Peripheral Nerve Blocks: A Color Atlas, 3rd Edition

51. Penile Block

Giorgio Ivani

Valeria Mossetti

Patient Position: The patient lies on his back.

Indications: Analgesia during and after surface operations on the penis: circumcision, phimosis; also suitable for pain management following hypospadia repair, while it is not sufficient for the surgery itself, caudal anesthesia is preferable.

Needle Size: A short beveled needle (e.g., a caudal needle).

Volume: 0.1 mL/kg of ropivacaine 0.2% for children up to 7 years, levobupivacaine 0.5% for older children for each side without epinephrine (absolutely contraindicated because of the risk of ischemia of the dorsal arteries of penis) up to a maximum of 5 mL per side.

Anatomic Landmarks: Pubic symphysis (Figs. 51-1, 51-2, 51-3).

Approach and Technique: The penis is pulled downward and two symmetrical sites for needle insertion are marked, 0.5 to 1 cm both below the pubic symphysis, lateral to the midline. The short beveled needle is then inserted vertically pointing slightly caudally until there is a loss of resistance due to the piercing of Scarpa's fascia. The two-injection technique is recommended because the pubic space is frequently divided into two separate compartments by a medial division.

Another very useful technique is the subcutaneous ring approach. It is a very simple and successful technique using a subcutaneous ring of local anesthetic placed around the base of the penis. In this case no attempt is made to inject local anesthetic within Buck's fascia, thus avoiding the risk of compression of the vascular structures when an excessive volume of local anesthetic is injected within Buck's fascia. The points of injection are 2 to 3 cm from the base, at 10 and 2 o'clock level, in the subcutaneous space pointing to the base with the needle raised superficially injecting a half dose each side, thereby making a ring of local anesthetic. To complete the ring 1 mL of local anesthetic should be injected at the base of the penis, in the ventral part.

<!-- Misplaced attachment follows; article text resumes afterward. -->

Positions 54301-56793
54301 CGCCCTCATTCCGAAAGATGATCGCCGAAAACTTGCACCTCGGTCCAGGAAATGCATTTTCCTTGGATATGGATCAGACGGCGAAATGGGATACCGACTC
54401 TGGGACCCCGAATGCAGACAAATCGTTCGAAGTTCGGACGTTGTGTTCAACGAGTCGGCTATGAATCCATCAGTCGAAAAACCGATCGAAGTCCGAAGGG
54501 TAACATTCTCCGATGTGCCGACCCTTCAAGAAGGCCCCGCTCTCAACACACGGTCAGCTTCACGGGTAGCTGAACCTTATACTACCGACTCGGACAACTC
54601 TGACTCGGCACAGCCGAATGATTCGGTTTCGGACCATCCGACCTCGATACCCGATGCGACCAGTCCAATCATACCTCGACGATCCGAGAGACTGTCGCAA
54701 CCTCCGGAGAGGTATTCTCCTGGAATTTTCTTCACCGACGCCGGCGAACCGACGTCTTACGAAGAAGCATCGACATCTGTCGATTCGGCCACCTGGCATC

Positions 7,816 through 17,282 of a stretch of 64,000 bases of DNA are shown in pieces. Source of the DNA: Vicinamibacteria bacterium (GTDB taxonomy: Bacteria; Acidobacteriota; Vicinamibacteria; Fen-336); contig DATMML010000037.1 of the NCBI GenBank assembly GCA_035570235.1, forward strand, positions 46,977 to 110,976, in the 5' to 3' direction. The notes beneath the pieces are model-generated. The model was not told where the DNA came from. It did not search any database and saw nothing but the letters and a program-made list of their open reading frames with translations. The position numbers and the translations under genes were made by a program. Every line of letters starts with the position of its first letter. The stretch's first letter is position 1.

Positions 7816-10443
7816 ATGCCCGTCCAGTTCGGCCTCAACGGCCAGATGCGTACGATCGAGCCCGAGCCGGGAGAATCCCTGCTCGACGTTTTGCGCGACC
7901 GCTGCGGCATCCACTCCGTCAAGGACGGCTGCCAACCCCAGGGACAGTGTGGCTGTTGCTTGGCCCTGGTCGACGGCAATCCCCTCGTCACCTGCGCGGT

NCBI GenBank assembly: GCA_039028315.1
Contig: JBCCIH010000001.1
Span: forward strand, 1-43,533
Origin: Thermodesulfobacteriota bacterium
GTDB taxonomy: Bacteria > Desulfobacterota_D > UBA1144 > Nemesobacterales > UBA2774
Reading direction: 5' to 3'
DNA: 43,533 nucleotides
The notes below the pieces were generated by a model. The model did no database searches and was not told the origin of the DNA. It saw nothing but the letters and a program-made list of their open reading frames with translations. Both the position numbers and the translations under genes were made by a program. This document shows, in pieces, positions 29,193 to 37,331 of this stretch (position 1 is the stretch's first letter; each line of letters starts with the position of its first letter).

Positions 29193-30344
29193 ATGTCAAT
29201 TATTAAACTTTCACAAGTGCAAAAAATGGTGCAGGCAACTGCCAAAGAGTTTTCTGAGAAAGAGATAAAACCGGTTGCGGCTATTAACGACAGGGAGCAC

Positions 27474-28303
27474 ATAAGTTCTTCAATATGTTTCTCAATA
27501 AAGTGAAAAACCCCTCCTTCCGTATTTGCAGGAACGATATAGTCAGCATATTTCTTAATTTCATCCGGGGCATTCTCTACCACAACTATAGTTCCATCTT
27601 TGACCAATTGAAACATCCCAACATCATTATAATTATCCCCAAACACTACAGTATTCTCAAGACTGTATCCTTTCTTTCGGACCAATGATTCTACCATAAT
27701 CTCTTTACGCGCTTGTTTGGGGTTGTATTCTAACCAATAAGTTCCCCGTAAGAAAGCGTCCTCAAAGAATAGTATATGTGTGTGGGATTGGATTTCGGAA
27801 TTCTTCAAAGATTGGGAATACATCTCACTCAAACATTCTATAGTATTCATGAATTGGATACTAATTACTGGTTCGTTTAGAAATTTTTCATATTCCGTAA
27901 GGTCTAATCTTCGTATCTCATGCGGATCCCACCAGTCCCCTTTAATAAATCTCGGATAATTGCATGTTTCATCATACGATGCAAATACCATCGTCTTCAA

Figure 51-1. Penile block: subpubic approach.

Figure 51-2. Penile block: subcutaneous ring approach.

Figure 51-3. Penile block: subcutaneous ring approach.

Tips

1.   The penis is supplied by the two dorsal nerves which cross the subpubic space.

2.   The penis is supplied by terminal arteries, therefore epinephrine is contraindicated.

3.   The analgesia obtained by this block lasts for a period of at least 24 hours.

Suggested Readings

Broadman LM, Hannallah RS, Belman AB, et al. Post-circumcision analgesia—a prospective evaluation of subcutaneous ring block of the penis. Anesthesiology 1987;67:399–402.

Dalens B, Vanneuville G, Dechelott P. Penile block via the subpubic space in 100 children. Anesth Analg 1989;69:41–45.

Holder KJ, Peutrell JM, Weir PM. Regional anaesthesia for circumcision. Subcutaneous ring block of the penis and subpubic penile block compared. Eur J Anaesthesiol 1997;14:495–498.